Hawley says Biden ‘doesn’t really care’ about Israel aid

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Sen. Josh Hawley (R-Mo.) said he thinks the Biden administration “doesn’t really care” about Israel and that aid should have been passed a long time ago, in reference to Senate Republicans blocking an aid package.

“We should have passed aid to Israel a long time ago. I mean, our ally Israel is fighting for their existence, we should have done that immediately,” Hawley told Fox News’s Laura Ingraham Wednesday. “But the Biden administration doesn’t really care about Israel aid, that’s the bottom line. Just like they don’t really care about the border.”

Senators voted 49-51, failing to reach the 60-vote threshold Wednesday, and blocked an aid proposal from coming up for consideration.

Senate Democrats introduced a roughly $111 billion national security package requested by President Biden providing aid to Ukraine and Israel and security at the southern border, but Republicans held firm and insisted, as they have for weeks, that the bill would not proceed if it did not have enough attention on the U.S.-Mexico border.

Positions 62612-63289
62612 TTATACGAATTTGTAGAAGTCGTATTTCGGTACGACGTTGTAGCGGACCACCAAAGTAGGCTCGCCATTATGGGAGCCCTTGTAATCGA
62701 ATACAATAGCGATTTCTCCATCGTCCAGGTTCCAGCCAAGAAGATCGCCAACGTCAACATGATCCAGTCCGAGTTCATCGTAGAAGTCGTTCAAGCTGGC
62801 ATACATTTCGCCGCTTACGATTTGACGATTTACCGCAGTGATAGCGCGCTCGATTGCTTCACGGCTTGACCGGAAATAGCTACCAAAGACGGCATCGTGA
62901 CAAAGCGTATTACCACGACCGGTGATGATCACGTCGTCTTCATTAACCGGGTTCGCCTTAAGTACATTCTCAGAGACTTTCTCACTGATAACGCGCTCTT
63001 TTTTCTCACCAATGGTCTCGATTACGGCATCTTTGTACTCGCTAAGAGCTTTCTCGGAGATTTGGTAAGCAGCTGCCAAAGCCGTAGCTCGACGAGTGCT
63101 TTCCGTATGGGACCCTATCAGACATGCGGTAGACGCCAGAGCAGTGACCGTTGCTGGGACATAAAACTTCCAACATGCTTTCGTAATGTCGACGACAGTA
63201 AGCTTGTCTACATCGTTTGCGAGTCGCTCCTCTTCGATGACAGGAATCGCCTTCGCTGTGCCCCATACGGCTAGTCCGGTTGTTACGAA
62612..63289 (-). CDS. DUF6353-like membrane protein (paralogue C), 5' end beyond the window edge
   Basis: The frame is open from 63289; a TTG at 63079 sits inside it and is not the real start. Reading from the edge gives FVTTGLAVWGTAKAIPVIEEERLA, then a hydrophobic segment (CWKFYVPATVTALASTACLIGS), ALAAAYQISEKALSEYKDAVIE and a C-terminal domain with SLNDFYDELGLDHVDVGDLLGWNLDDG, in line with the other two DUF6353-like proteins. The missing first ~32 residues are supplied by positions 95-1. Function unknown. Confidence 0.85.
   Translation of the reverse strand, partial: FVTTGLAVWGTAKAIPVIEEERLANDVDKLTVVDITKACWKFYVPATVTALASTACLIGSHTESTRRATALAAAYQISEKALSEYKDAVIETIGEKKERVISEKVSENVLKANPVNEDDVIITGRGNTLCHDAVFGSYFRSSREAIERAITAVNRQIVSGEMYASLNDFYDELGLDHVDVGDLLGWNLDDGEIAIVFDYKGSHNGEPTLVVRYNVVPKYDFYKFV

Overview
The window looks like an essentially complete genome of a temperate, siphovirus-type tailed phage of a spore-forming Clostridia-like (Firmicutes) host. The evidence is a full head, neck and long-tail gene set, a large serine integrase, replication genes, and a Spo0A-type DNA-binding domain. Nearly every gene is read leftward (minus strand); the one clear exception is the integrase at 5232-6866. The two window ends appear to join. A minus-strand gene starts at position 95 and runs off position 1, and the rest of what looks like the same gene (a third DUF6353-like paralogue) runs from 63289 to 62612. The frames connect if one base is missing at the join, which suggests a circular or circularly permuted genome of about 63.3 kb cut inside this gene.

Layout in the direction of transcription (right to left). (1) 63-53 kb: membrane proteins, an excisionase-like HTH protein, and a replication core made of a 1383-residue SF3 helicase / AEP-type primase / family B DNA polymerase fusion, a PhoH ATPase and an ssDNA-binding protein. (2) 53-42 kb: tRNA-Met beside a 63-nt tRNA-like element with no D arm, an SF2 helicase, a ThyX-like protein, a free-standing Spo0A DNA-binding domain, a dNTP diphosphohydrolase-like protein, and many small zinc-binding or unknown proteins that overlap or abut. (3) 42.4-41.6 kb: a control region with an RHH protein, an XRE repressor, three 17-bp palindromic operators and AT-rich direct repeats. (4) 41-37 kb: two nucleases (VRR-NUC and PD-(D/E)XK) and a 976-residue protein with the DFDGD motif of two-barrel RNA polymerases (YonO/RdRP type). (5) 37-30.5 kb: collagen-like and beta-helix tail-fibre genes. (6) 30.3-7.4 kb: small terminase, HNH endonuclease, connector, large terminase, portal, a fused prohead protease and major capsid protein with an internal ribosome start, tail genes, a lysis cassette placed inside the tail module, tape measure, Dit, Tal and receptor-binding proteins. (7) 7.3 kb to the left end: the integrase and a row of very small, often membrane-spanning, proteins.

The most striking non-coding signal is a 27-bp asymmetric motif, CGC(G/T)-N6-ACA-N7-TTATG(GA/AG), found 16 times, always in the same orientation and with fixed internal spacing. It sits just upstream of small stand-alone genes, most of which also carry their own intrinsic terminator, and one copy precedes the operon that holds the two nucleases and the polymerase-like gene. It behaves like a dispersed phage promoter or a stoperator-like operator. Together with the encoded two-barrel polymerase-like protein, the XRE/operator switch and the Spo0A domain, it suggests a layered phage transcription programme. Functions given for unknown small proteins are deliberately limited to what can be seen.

Hawley criticized the package and said the Biden administration lumped Israel aid and funding for the border “together with Ukraine, which is their top priority, apparently over everything else.”

The Missouri senator then said “the border is wide open” and the U.S. saw a “record number of terrorists on the terrorist watch list come across the border last year,” insisting that the president is funding foreign affairs at the expense of protecting Americans.

“It’s Ukraine, Ukraine, Ukraine,” Hawley said. “And I’m just going to tell you, I, for one, am not going to vote for a dime more for Ukraine until the United States’s security, our border security, is made whole and made right.”

The Hill has reached out to Hawley’s office for further comment.

Senate Republicans have accused Democrats of not taking their concerns seriously, despite holding firm that the southern border needs more attention than Ukraine in its war against Russia.

Biden signaled an openness Wednesday to strike a new deal and said he is willing to make “significant compromises” in order to get Ukraine its funding.

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